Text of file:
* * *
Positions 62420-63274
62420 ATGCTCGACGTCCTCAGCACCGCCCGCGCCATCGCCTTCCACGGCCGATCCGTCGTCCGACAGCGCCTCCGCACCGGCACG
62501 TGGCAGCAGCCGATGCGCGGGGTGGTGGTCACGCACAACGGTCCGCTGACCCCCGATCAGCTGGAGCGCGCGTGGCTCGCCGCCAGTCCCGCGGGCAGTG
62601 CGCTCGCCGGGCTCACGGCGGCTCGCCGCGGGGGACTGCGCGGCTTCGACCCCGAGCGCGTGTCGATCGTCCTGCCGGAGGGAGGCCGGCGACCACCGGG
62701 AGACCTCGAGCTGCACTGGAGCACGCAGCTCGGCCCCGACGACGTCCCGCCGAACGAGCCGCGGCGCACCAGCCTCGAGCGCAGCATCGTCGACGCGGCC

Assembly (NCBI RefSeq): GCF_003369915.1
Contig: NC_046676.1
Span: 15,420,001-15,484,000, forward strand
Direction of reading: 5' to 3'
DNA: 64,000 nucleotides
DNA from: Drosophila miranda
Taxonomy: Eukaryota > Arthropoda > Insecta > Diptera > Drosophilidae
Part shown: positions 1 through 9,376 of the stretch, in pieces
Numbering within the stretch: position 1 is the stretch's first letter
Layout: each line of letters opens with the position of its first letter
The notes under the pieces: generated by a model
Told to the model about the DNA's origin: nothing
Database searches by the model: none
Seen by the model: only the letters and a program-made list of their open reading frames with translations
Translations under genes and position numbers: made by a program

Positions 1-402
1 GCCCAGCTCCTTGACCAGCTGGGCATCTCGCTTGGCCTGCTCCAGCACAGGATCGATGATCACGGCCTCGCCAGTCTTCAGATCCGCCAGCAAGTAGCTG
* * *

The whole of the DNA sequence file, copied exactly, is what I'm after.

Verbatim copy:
Positions 62420-63274
62420 ATGCTCGACGTCCTCAGCACCGCCCGCGCCATCGCCTTCCACGGCCGATCCGTCGTCCGACAGCGCCTCCGCACCGGCACG
62501 TGGCAGCAGCCGATGCGCGGGGTGGTGGTCACGCACAACGGTCCGCTGACCCCCGATCAGCTGGAGCGCGCGTGGCTCGCCGCCAGTCCCGCGGGCAGTG
62601 CGCTCGCCGGGCTCACGGCGGCTCGCCGCGGGGGACTGCGCGGCTTCGACCCCGAGCGCGTGTCGATCGTCCTGCCGGAGGGAGGCCGGCGACCACCGGG
62701 AGACCTCGAGCTGCACTGGAGCACGCAGCTCGGCCCCGACGACGTCCCGCCGAACGAGCCGCGGCGCACCAGCCTCGAGCGCAGCATCGTCGACGCGGCC

Assembly (NCBI RefSeq): GCF_003369915.1
Contig: NC_046676.1
Span: 15,420,001-15,484,000, forward strand
Direction of reading: 5' to 3'
DNA: 64,000 nucleotides
DNA from: Drosophila miranda
Taxonomy: Eukaryota > Arthropoda > Insecta > Diptera > Drosophilidae
Part shown: positions 1 through 9,376 of the stretch, in pieces
Numbering within the stretch: position 1 is the stretch's first letter
Layout: each line of letters opens with the position of its first letter
The notes under the pieces: generated by a model
Told to the model about the DNA's origin: nothing
Database searches by the model: none
Seen by the model: only the letters and a program-made list of their open reading frames with translations
Translations under genes and position numbers: made by a program

Positions 1-402
1 GCCCAGCTCCTTGACCAGCTGGGCATCTCGCTTGGCCTGCTCCAGCACAGGATCGATGATCACGGCCTCGCCAGTCTTCAGATCCGCCAGCAAGTAGCTG